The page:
Director Addresses Cyber Conference
‘Raising Our Game’ to Stay Head of Cyber Threats
As the threats from hackers and other cyber criminals grow, the FBI is committed to developing its workforce’s cyber expertise, building partnerships, and punishing cyber criminals who target the United States, FBI Director Christopher Wray said at a major cyber security conference this week.
“Today, we live much of our lives online, and we're in a situation where just about everything that is important to us lives on the Internet. And that’s a pretty scary thought for a lot of people,” Director Wray said. “What was once a minor threat—people hacking for fun or bragging rights—has now turned into full-blown nation-state economic espionage and very, very lucrative cyber criminal activity. The threat is now coming at us from all sides.”
Sponsored by the FBI and Fordham University, the International Conference on Cyber Security featured expert speakers—including several FBI officials—on a wide variety of cyber-related topics, ranging from botnets and malware to disinformation campaigns and attacks on critical infrastructure. Wray was joined in the conference’s opening ceremony the Rev. Joseph McShane, president of Fordham University; William Baker, of Fordham’s Bernard L. Schwartz Center for Media, Public Policy, and Education; and FBI New York Assistant Director in Charge William F. Sweeney, Jr.
Wray said there are numerous different types of cyber threats facing the country—nation-state intrusions, hacktivists, insider threats, and, more recently, the so-called “blended threat” of nation-states using criminal hackers to work for them.
But as hackers and criminals evolve, the FBI is changing, too, Wray said.
The Bureau is developing the cyber skills of its workforce and organizing its personnel to work the threat most effectively. For example, the FBI’s Cyber Action Teams can deploy at a moment’s notice, much the way counterterrorism teams respond to an attack or threat. Additionally, Cyber Task Forces in every FBI field office respond to breaches, conduct investigations, and collect actionable intelligence. The FBI is also strategically embedding cyber agents with international partners to build relationships and coordinate investigations.
Wray cited recent cyber successes, including the international effort to take down Darknet marketplaces AlphaBay and Hansa Market, as well as identifying and bringing indictments against four hackers who stole information on millions on Yahoo! users.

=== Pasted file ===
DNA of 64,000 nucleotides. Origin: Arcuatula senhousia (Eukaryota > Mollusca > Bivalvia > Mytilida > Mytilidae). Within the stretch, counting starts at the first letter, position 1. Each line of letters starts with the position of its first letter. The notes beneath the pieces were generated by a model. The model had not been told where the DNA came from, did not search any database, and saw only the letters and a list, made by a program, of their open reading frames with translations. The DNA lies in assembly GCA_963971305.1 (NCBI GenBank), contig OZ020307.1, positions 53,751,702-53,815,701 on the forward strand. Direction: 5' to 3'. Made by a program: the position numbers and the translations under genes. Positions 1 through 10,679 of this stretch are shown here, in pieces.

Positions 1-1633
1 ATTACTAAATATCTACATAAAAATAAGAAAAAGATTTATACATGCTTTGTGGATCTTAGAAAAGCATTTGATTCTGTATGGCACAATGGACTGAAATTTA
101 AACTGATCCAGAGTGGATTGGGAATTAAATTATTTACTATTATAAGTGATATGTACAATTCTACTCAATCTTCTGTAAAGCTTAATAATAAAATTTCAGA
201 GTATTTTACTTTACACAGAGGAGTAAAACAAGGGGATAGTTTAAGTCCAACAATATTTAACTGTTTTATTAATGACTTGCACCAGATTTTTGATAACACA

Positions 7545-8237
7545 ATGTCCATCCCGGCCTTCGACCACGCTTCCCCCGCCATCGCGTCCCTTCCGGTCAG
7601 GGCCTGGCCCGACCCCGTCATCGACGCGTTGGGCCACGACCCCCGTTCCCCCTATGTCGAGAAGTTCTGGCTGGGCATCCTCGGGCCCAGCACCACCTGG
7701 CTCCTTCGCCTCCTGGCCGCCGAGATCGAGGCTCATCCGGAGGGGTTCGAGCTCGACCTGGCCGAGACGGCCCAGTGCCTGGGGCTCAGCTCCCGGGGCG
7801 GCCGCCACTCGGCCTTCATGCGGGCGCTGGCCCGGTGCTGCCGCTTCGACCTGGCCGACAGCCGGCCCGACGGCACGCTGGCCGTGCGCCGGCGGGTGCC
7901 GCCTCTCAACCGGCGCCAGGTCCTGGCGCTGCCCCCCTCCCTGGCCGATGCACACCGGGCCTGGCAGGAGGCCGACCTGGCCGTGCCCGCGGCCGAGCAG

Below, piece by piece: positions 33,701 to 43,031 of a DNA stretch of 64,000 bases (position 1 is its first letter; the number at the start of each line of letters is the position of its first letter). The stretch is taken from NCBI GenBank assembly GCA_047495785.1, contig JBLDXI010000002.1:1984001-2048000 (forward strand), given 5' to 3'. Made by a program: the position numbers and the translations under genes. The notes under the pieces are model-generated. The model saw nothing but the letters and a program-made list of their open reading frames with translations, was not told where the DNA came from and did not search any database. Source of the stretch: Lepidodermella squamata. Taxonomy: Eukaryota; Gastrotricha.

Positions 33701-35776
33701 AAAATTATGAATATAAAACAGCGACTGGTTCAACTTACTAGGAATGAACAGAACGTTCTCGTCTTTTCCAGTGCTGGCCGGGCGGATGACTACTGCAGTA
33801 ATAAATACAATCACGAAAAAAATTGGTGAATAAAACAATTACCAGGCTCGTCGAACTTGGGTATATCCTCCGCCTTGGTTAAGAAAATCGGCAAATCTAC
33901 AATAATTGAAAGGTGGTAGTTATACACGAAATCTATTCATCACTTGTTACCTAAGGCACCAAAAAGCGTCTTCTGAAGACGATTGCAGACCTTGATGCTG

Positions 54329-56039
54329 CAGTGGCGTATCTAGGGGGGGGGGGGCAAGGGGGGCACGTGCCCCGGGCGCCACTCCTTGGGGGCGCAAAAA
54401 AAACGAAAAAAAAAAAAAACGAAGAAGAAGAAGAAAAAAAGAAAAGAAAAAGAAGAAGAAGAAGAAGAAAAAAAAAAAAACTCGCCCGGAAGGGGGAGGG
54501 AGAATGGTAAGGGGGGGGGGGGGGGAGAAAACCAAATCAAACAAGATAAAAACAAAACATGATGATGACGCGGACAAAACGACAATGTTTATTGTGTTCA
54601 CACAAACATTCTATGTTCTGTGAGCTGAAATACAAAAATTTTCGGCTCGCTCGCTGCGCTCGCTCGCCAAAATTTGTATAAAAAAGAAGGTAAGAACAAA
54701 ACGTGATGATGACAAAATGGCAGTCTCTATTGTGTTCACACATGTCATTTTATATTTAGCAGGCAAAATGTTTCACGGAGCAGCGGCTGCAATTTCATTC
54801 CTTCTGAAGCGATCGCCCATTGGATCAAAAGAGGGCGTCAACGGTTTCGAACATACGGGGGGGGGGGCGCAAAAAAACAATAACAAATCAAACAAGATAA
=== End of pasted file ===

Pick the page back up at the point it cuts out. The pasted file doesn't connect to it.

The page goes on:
Partnerships are key to the FBI’s success in its cyber efforts, and the Bureau is always working to develop collaborative relationships with both law enforcement and the private sector. Wray encouraged the private sector to keep the lines of communication open, especially in the event of a breach of their systems.
“While we may not be able to stop all threats before they begin, we can do a lot more in the early stages, at the beginning, to stop threats before they get worse. We can share information. We can identify signatures. We can stop similar attacks from happening elsewhere,” Wray said. “But to do that, we need the private sector to work with us.”
Once hackers or other cyber adversaries are identified, the FBI and partner agencies work to impose some cost on them—even if they are not in the United States to be arrested and tried in the American justice system. Sometimes the best approach is “naming and shaming”—unsealing indictments and letting cyber criminals know that they are fugitives wanted by the FBI—or seeking sanctions from the Treasury Department.
Wray described the “urgency of the task we all face” and said all parties involved in cyber security need to “raise our game” as the threats grow. He specifically cited the “Going Dark” problem—in which the FBI and other law enforcement agencies cannot access devices lawfully allowed to be accessed with appropriate technical tools—as a critical issue that the private and public sectors must work collaboratively to solve to preserve public safety.
“Whether we're in law enforcement, the government, private sector, technology industry, the security field, and academia—we're going to need to figure out a way to work together and stay ahead of the threat and to adapt to changing technologies and their consequences, both the expected ones and the unexpected ones,” Wray said. “Because at the end of the day, we all want the same thing—which is to protect our systems, protect our innovation, and above all, to protect our people.”
In a subsequent session at the conference, FBI Cyber Division Assistant Director Scott Smith briefed attendees on the FBI’s global partnerships, particularly the success the FBI has had in working closely with Europol and its cyber crime center. Most recently, the partnership helped take down the Andromeda botnet.
“These aren't issues of the United States, and these aren't issues of any country alone,” Smith said. “They are global issues that require global solutions to the problems.”
“Because at the end of the day, we all want the same thing—which is to protect our systems, protect our innovation, and above all, to protect our people.”
Christopher Wray, FBI Director